PHILADELPHIA, June 12, 2012 /PRNewswire/ -- One in four people with type 2 diabetes missed or did not dose their long-acting (basal) insulin correctly in the previous 30 days, according to a new global survey funded by Novo Nordisk. The GAPP2™ (Global Attitudes of Patients and Physicians) survey also found that more than a third experienced a self-treated low blood sugar event called hypoglycemia. The data was presented at the late-breaking poster session of the 72nd Scientific Sessions of the American Diabetes Association (ADA) in Philadelphia today.
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Key findings from the GAPP2™ survey (Abstract number: #2012-LB-5579-Diabetes) include:
- Dosing irregularities are not uncommon in people with type 2 diabetes taking basal insulin. In the previous 30 days, 22% missed a dose, 24% mis-timed a dose by more than two hours and 14% reduced a basal insulin dose.
- Self-treated hypoglycemia remains a significant management challenge in type 2 diabetes and 36% of those surveyed experienced an event in the previous 30 days.
- There is a correlation between hypoglycemia and dosing irregularities. Those who missed a basal insulin dose in the previous 30 days were significantly more likely to report self-treated hypoglycemia over the same period as well (41% compared to 34%).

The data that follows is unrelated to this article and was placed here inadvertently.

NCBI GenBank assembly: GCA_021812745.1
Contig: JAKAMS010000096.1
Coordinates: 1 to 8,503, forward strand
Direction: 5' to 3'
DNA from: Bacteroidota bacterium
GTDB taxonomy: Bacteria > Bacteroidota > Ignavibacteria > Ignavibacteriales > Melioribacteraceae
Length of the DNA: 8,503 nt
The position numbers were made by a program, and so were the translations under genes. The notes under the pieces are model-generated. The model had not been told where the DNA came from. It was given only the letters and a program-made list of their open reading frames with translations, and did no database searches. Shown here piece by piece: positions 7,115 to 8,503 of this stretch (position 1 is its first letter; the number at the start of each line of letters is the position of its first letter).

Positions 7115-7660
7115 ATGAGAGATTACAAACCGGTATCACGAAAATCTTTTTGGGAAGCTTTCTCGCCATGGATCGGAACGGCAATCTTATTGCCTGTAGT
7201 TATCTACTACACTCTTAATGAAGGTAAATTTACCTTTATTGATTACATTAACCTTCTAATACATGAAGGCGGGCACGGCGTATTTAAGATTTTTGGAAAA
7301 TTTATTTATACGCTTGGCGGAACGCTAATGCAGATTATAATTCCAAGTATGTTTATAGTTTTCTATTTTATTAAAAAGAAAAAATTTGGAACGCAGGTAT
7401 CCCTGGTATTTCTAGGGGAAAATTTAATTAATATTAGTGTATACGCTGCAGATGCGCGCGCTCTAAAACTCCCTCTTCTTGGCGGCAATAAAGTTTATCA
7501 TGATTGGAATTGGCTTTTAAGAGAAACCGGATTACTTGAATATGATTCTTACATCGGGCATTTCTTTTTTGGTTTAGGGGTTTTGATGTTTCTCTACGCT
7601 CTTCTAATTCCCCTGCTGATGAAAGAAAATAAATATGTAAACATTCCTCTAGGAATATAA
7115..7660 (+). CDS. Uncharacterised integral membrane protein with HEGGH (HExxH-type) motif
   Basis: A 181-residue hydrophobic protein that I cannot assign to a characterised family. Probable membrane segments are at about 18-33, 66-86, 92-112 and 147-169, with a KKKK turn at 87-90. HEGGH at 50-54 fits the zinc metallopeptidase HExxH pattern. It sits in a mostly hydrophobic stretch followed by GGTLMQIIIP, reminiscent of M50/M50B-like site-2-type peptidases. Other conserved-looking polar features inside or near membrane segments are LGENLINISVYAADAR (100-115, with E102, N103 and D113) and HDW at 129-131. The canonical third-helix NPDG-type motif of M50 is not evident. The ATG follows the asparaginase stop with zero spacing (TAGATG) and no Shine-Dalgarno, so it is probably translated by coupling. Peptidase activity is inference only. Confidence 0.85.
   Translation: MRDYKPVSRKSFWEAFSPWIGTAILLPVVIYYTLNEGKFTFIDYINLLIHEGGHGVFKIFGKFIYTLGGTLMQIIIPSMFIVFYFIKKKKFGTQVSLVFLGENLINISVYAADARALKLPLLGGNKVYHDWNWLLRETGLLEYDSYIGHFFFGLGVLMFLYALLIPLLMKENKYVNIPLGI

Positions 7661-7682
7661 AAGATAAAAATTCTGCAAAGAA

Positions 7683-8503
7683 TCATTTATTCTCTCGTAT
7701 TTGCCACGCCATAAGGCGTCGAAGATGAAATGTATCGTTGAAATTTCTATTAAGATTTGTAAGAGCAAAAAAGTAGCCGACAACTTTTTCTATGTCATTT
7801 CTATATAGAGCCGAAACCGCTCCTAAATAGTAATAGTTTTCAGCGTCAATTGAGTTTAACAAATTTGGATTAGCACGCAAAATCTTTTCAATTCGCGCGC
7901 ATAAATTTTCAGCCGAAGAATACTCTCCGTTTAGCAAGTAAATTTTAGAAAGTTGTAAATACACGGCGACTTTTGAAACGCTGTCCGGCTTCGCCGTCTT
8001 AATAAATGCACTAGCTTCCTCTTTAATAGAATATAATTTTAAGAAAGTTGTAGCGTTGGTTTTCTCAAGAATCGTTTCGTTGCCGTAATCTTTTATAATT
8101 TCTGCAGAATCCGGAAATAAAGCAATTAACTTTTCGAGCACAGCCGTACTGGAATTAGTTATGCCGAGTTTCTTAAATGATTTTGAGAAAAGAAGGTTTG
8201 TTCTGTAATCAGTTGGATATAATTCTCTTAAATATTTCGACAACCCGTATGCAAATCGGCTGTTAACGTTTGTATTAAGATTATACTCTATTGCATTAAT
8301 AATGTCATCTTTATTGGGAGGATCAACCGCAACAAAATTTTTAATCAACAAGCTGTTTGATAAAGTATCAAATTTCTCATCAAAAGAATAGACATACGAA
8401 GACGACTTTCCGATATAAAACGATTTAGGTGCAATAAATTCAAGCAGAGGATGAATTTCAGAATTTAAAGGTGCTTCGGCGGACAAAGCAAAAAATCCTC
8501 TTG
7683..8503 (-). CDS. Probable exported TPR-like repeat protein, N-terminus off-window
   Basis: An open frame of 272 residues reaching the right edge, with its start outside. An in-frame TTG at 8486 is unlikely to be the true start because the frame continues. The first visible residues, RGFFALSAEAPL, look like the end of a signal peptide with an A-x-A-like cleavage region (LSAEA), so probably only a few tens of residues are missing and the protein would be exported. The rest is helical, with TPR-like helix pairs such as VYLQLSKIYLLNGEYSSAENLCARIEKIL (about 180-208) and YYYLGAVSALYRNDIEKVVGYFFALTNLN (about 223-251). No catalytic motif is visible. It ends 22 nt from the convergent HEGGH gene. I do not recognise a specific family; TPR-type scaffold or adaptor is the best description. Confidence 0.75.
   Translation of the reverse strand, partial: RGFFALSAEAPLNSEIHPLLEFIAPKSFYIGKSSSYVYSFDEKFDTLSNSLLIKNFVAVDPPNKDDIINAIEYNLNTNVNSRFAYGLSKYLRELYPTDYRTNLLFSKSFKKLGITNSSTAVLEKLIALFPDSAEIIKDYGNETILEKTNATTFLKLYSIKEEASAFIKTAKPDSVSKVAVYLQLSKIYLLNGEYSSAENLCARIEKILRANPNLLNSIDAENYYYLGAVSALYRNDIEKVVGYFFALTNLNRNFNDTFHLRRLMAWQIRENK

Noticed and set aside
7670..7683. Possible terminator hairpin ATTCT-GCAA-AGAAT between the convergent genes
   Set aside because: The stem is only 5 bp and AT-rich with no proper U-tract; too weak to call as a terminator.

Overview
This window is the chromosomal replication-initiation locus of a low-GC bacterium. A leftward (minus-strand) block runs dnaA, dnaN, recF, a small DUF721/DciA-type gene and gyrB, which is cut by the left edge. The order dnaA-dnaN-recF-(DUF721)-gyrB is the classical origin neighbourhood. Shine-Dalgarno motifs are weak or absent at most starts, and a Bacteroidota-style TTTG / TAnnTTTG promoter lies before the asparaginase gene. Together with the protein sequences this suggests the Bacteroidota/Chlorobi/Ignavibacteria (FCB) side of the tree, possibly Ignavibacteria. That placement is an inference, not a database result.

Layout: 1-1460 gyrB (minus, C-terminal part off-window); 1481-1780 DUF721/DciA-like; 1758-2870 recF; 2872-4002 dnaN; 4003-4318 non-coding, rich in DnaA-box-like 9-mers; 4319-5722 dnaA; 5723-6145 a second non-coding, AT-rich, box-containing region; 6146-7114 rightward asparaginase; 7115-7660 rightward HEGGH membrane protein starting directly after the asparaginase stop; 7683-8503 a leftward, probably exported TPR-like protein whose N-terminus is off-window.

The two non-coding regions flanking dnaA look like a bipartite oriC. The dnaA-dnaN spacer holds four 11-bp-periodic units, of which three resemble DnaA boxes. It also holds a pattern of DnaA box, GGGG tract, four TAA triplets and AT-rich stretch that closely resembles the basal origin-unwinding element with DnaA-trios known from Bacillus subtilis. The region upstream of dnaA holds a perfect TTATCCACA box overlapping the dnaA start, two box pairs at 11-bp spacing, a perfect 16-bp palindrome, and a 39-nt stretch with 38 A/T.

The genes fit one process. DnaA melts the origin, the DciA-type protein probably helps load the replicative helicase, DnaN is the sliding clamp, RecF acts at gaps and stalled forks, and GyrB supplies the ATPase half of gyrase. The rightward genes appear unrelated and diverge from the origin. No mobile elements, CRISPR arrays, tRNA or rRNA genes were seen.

"A considerable proportion of people with type 2 diabetes are missing or mis-timing their long-acting insulin," said lead researcher and health psychologist Dr. Meryl Brod of The Brod Group. "The challenges of addressing dosing irregularities and self-treated hypoglycemia are critical for improving patient care as they greatly impact the achievement of optimal glycemic control."
Maintaining optimal glycemic control is important because it helps reduce long term complications for diabetic patients. Symptoms of a hypoglycemic event (when the blood sugar becomes too low) often include pounding heart, trembling, hunger, sweating, difficulty concentrating or confusion.
About the GAPP2™ Survey
The GAPP2™ (Global Attitude of Patients and Physicians) survey is a large online research study, conducted in six countries (USA, Canada, Japan, Germany, UK, Denmark) between January and March 2012. The survey enrolled 3,042 people with type 2 diabetes using insulin analog and 1,653 healthcare professionals. The full data set will be revealed later in 2012. The study was funded by Novo Nordisk.
About Novo Nordisk
Headquartered in Denmark, Novo Nordisk is a global healthcare company with 89 years of innovation and leadership in diabetes care. The company also has leading positions within hemophilia care, growth hormone therapy and hormone replacement therapy. For more information, visit novonordisk-us.com.
In the United States, 25.8 million people have diabetes, a condition in which the body does not produce enough or properly use insulin, the hormone needed to convert sugar, starches and other food into energy needed for daily life.
© 2012 Novo Nordisk 0512-00009183-1 May 2012
SOURCE Novo Nordisk